Thursday, May 6, 2010

80,000 Roman Artifacts final talley for Carlisle Castle Dig

After excavating for over 10 years, researchers have concluded the official dig at Carlisle Castle in the UK.

"Senior executive officer for Oxford Archaeology North, Rachel Newman, said: "The area was very damp 2,000 years ago, and therefore rare evidence survived for how the Romans and their medieval successors lived, in the form of the foundations for their timber buildings, as well as parts of Roman tents and saddles, their shoes, and wooden and leather possessions."

"Many thousands of objects were excavated, including less fragile material, such as pottery, metalwork, both jewellery and everyday utensils, coins, and stone objects."- BBC News

The Roman fort beneath the castle grew from a tent encampment to a town with a self-governing council - the only Roman settlement with "civitas" status in northern England, researchers say.  The Romans also apparently adapted to local culinary tastes as scientists found ample remains of cattle bones that appear to have been salted or smoked for preservation.

At home, Romans seldom ate beef, preferring pork (often in the form of sausage), game animals, fowl or seafood.

For the majority of persons dining in Ancient Rome, meals were centered around corn (grain), oil and wine, and, for the wealthy, different types of exotic foods.   Cereals were the staple food, originally in the form of husked wheat (far) being made into porridge (puls), but later naked wheat (frumentum) was made into bread.  Bread was the single most often eaten food in Ancient Rome, and was sometimes sweetened with honey or cheese and eaten along with sausage, domestic fowl, game, eggs, cheese, fish, or shellfish.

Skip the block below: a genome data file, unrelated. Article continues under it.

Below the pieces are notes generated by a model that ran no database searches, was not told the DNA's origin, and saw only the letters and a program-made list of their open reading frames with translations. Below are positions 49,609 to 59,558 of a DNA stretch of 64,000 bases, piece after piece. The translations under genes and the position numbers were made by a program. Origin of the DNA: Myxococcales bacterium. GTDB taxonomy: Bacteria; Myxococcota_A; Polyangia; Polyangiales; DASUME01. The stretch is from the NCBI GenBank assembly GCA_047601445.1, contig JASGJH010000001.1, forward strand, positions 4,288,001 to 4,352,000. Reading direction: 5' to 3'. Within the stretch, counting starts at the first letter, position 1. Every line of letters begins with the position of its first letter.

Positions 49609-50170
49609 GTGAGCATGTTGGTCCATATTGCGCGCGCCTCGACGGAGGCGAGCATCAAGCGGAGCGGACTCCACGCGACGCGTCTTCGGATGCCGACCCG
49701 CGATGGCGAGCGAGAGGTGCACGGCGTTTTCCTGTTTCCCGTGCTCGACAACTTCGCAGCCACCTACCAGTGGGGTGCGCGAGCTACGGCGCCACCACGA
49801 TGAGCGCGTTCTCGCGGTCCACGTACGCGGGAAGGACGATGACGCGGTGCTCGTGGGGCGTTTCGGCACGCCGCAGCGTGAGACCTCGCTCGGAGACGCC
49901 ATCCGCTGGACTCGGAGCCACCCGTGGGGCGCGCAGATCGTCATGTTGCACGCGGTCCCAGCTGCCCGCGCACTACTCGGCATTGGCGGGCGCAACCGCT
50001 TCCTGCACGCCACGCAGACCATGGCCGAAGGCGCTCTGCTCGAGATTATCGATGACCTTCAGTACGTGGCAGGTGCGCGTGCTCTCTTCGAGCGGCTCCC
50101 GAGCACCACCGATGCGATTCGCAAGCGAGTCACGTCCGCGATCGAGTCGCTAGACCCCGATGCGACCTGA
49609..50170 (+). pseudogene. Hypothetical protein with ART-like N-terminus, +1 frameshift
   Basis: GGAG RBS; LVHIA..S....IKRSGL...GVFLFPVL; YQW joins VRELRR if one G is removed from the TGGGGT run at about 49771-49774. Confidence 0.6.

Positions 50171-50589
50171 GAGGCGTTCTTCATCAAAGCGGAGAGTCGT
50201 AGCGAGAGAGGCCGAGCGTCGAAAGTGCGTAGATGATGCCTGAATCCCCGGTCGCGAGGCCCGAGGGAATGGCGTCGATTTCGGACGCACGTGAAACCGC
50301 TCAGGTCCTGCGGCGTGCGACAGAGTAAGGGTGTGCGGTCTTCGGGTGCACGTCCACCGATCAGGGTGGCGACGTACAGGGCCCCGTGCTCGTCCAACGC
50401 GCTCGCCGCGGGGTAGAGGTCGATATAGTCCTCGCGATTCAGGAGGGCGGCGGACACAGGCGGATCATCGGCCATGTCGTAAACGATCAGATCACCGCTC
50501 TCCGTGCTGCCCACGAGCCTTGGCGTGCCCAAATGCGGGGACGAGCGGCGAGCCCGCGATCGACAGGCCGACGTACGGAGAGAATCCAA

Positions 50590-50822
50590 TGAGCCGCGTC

Fish and oysters were especially popular; meat, particularly pork, was in high demand as well.  Elsewhere in Rome, delicacies, such as snails or dormice, were specially bred.  A variety of cakes, pastries, and tarts was baked commercially and at home, often sweetened with honey.  Vegetables, such as cabbage, parsnips, lettuce, asparagus, onion, garlic, marrows, radishes, lentils, beans, and beats was imported.  Fruits and nuts were also available to the consumer, as was a variety of strongly flavored sauces, spices, and herbs, which became very popular in Roman cuisine. - SPQR Online

Particularly exciting was the discovery of this remnant of articulated armor. I'm afraid I'm not an expert on Roman armor but judging from the image, the strips appear to be smaller than the classic lorica segmentata often seen in Hollywood movies.  Perhaps this is a fragment of a set of lorica squamata, a kind of scale armor worn by Roman cavalry.  The heaviest of Roman armor designs, lorica squamata was developed during the late Roman Republic and was usually backed with fabric so it could be pulled on like a shirt.  It's hard to tell from the image, though, if the armor plates were attached to fabric.  The fabric may have deteriorated centuries ago. 

[Image courtesy of BBC News]

To see other examples of Roman armor fragments check out

Around the Roman Table: Food and Feasting in Ancient RomeRoman Military Equipment: From The Punic Wars To The Fall Of Rome   The History of Warfare: The Roman Invasions of Britain   An Imperial Possession: Britain in the Roman Empire, 54 BC - AD 409 (Penguin History of Britain)  
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